# Long Division Choice Board

If you asked your students what the purpose of math is, what do you think they’d say?

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I’m currently rereading Jo Boaler’s book, *Mathematical Mindsets*, which was recently released in its second edition. Chapter 3 is titled *The Creativity and Beauty in Mathematics.* Does that strike you as odd? Do you think your students would describe math in that way? The main point of this particular chapter is that there is a huge disconnect between the way we teach math in our schools and the way math is actually used in the real world. Our instruction largely centers on performanceโperforming calculations or answering questions. Yet, Boaler refers to Conrad Wolfram’s four stages of math:

- Posing a question
- Going from the real world to a mathematical model
- Performing a calculation
- Going from the model back to the real world, to see if the original question was answered

Unfortunately, Wolfram states that 80% of the instructional time in our mathematics classrooms is focused on Step 3, performing a calculation.

Something that Boaler goes on to discuss is the importance of having students explain their thinking:

Many parents ask me: What is the point of my child explaining their work if they can get the answer right? My answer is always the same: Explaining your work is what, in mathematics, we call reasoning, and reasoning is central to the discipline of mathematics.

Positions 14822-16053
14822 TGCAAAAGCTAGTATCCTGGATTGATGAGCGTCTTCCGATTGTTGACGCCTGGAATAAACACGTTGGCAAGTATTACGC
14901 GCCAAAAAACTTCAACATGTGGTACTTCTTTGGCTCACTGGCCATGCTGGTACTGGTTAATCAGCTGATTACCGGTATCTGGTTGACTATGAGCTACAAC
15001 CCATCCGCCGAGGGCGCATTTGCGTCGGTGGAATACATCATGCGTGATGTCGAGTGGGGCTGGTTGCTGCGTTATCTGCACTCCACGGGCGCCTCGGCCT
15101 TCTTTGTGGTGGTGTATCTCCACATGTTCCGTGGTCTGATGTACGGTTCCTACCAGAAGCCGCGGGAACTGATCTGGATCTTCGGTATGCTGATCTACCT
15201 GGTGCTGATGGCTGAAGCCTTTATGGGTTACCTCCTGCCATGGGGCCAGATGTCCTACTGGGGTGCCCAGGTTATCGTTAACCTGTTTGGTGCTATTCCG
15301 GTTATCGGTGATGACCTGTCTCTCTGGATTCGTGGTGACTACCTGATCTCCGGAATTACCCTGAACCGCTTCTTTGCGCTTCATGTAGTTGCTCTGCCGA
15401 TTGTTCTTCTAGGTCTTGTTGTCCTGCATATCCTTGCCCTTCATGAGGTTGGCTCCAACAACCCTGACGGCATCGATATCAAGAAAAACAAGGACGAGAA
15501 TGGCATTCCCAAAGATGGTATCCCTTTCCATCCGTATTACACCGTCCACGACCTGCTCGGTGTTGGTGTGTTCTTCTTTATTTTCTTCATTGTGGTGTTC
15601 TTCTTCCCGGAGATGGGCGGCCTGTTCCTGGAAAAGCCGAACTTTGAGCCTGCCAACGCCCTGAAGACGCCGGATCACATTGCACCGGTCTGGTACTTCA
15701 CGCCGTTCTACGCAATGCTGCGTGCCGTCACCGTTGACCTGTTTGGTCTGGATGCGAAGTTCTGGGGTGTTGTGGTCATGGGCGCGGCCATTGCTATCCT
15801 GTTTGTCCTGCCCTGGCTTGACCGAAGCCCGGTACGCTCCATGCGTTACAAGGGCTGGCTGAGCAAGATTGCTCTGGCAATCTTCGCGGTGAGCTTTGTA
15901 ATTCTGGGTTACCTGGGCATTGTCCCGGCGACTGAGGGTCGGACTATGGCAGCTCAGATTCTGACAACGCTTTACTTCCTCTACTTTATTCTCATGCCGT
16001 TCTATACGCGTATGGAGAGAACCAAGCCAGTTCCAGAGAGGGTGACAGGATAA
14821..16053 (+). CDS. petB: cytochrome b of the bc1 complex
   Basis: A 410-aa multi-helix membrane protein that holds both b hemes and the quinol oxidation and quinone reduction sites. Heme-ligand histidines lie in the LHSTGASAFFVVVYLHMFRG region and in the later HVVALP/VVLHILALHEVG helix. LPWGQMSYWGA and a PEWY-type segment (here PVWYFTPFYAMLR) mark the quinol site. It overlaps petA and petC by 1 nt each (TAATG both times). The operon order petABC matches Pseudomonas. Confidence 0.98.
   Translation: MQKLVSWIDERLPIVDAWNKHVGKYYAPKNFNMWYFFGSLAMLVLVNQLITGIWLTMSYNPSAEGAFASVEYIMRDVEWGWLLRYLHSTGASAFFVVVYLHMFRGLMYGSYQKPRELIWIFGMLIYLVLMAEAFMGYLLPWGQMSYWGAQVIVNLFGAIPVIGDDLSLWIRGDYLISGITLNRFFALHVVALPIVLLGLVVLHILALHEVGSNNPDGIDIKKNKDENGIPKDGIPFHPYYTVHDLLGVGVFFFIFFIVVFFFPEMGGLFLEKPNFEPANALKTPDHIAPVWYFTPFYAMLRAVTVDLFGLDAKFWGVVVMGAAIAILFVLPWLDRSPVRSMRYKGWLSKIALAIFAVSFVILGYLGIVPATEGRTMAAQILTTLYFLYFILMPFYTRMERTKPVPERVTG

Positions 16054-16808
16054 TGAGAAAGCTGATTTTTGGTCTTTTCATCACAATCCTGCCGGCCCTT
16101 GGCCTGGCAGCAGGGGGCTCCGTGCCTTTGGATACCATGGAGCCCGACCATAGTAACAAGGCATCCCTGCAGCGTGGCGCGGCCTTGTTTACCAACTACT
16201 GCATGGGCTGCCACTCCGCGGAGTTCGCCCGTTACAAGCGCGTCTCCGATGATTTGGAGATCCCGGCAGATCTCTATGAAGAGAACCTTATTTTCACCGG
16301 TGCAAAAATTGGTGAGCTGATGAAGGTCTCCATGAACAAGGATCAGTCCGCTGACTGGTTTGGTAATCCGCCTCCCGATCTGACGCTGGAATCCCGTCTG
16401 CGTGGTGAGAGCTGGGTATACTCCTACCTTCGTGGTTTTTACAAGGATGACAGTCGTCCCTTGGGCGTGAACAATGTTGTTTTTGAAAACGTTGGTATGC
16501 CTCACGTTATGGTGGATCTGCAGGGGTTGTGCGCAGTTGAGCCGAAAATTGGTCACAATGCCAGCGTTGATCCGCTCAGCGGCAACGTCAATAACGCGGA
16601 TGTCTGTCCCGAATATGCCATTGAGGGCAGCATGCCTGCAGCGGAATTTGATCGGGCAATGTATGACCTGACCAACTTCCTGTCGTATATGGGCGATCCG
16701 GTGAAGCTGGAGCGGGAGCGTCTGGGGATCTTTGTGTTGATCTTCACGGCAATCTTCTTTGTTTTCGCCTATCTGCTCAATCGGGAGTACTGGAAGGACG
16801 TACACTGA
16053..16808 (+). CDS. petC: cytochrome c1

So how can we shift the emphasis away from calculations? It will require a hard and honest look at the types of tasks we give students to do. Consider long division. How do students benefit from a page with 30 long division problems? Either they know how to do it, and they’ll get them all right, or they don’t know how to do it, and they’ll get them all wrong. We need to move toward more thinking and reasoning-type tasks.

Consider this long division choice board.

Yes, there are problems that require only calculation, but there are more thinking/reasoning-type problems. It’s used like a tic-tac-toe board, with students choosing the three problems they want to solve. I would suggest telling them that the only option they *can’t* choose is diagonal from the top left to the bottom right because that would result in them only performing calculations. Every other option presents them with one calculation problem and two thinking/reasoning problems.

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